West-östlicher Diwan

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For the orchestra, see West-Eastern Divan Orchestra.
Frontispiece and title page of the first edition, Cotta publishing house, Stuttgart, 1819

West-östlicher Diwan ("West-Eastern Diwan", original title: West-östlicher Divan) is a diwan, or collection of lyrical poems, by the German poet Johann Wolfgang von Goethe. It was inspired by the Persian poet Hafez.


West-Eastern Divan was written between 1814 and 1819, the year when it was first published. It was inspired by Goethe's correspondence with Marianne von Willemer and the translation of Hafez' poems by the orientalist Joseph von Hammer. An expanded version was printed in 1827. It is part of Goethe's late work and the last great cycle of poetry he worked on.

The initial issue consisted of twelve books:

  • Book of the Singer (Moganni Nameh)
  • Book of Hafiz (Hafis Nameh)
  • Book of Love (Uschk Nameh)
  • Book of Reflection (Tefkir Nameh)
  • Book of Ill Humour (Rendsch Nameh)
  • Book of Maxims (Hikmet Nameh)
  • Book of Timur (Timur Nameh)
  • Book of Zuleika (Suleika Nameh)
  • Book of the Cupbearer (Saki Nameh)
  • Book of Parables (Mathal Nameh)
  • Book of the Parsees (Parsi Nameh)
  • Book of Paradise (Chuld Nameh)

The work can be seen as a symbol for a stimulating exchange and mixture between Orient and Occident. The word "west-eastern" does not only refer to German-Middle-eastern, but also Latin-Persian and Christian-Muslim. The twelve books consist of poetry of all different kinds: parables, historical allusions, pieces of invective, politically or religiously inclined poetry mirroring the attempt to bring together Orient and Occident.

For a better understanding, Goethe added "Notes and Queries", in which he comments on historical figures, events, terms and places.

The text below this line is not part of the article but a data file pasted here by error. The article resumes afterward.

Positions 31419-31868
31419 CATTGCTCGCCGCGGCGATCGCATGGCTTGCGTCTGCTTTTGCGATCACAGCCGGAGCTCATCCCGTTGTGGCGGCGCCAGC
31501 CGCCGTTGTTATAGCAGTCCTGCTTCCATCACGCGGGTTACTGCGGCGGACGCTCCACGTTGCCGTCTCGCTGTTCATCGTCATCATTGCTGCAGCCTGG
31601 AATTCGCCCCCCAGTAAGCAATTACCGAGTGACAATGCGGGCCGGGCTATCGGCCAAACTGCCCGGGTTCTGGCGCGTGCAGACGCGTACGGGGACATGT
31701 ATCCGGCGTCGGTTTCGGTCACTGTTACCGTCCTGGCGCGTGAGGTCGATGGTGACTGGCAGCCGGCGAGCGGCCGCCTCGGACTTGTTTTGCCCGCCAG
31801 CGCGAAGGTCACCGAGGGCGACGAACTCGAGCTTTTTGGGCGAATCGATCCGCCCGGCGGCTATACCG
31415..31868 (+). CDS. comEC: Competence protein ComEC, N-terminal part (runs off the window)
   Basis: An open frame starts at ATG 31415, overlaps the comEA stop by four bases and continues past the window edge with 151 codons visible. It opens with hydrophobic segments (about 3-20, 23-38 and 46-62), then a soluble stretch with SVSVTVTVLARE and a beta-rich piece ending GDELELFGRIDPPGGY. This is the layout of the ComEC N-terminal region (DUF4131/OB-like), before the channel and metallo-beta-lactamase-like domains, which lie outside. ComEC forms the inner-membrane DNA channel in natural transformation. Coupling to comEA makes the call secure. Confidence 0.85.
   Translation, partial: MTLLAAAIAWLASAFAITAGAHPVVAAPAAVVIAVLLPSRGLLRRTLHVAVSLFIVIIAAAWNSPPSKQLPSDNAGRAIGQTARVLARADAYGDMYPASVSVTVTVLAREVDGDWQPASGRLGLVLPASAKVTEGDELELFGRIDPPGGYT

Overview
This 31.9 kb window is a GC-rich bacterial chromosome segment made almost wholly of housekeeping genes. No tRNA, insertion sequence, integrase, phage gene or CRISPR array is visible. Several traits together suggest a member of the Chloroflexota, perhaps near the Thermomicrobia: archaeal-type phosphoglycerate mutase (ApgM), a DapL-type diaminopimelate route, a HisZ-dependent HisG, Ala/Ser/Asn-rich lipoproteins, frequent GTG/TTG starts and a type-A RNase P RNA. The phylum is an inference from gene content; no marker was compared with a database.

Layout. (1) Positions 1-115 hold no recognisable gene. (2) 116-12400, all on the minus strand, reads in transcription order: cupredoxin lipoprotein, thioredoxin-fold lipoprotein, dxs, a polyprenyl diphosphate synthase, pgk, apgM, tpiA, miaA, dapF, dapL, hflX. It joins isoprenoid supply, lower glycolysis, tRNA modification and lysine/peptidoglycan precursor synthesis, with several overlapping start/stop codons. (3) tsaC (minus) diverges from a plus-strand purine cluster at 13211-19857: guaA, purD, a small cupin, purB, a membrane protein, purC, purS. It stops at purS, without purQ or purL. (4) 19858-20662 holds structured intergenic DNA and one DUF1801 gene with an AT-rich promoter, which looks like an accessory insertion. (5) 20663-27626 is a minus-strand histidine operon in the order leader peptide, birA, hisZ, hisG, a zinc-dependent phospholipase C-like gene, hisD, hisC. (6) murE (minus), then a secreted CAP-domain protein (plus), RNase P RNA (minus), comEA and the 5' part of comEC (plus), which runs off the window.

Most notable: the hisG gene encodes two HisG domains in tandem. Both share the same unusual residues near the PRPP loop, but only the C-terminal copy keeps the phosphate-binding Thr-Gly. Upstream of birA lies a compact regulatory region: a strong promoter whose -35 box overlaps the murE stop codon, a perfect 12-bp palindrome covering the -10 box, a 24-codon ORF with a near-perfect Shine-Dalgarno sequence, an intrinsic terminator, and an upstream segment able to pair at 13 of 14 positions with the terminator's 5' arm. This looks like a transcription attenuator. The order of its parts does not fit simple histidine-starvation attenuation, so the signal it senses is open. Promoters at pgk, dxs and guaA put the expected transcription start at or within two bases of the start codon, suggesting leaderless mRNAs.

• Hamid Tafazoli: Yadwareh-ye Hafis wa Goethe dar shahr-e Weimar,in: Iranshenasi 13/2 (2001), 422-426.
  • Hamid Tafazoli: Der deutsche Persien-Diskurs. Zur Verwissenschaftlichung und Literarisierung des Persien-Bildes im deutschen Schrifttum von der frühen Neuzeit bis in das neunzehnte Jahrhundert, Bielefeld: Aisthesis, 2007.
  • Hamid Tafazoli: Der Alte Iran in Goethes Divan, in: XXX. Deutscher Orientalistentag, Ausgewählte Vorträge, Online-Publikation, Freiburg 2008, ISSN: 1866-2943.
  • Hamid Tafazoli: Goethes Persien-Bild im West-östlichen Divan und die Idee einer Selbstreflexion des Divan-Dichters, in: Jahrbuch der Österreichischen Goethe-Gesellschaft 111/112/113 (2010), 66-84.
  • Hamid Tafazoli: Heterotopie als Entwurf poetischer Raumgestaltung, in: Tafazoli, H.; Gray, Richard T.: (eds.): External Space – Co-Space – Internal Space, Heterotopia in Culture and Society, Bielefeld: Aisthesis, 2012, 35-59.


Hafez-Goethe monument in Weimar, Germany

West-Eastern Divan influenced poets like Friedrich Rückert, who in 1822 issued his Östliche Rosen (Eastern Roses) collection of Oriental poetry, as well as Christian Morgenstern and Walter Benjamin. In 1924 the Persian poet Sir Muhammad Iqbal issued the Payam-e-Mashriq (The Message of the East) in reply to Goethe's salute.

Various poems were set to music by Franz Schubert (D 717 Suleika II, Op. 31; D 719 Geheimes, Op. 14 No. 2; D 720 Suleika I, Op. 14 No. 1), Robert Schumann (Op. 25 Myrthen No. 5, 6 and 9), Felix Mendelssohn Bartholdy (Op. 34 No. 4 Suleika: Ach, um deine feuchten Schwingen; Op. 57 No. 3 Suleika: Was bedeutet die Bewegung?), Hugo Wolf (Goethe-Lieder), Richard Strauss (Op. 67 No. 4 Wer wird von der der Welt verlangen), Waldemar von Baußnern (Symphonic Cantata Hafis), Arnold Schönberg, and Othmar Schoeck.

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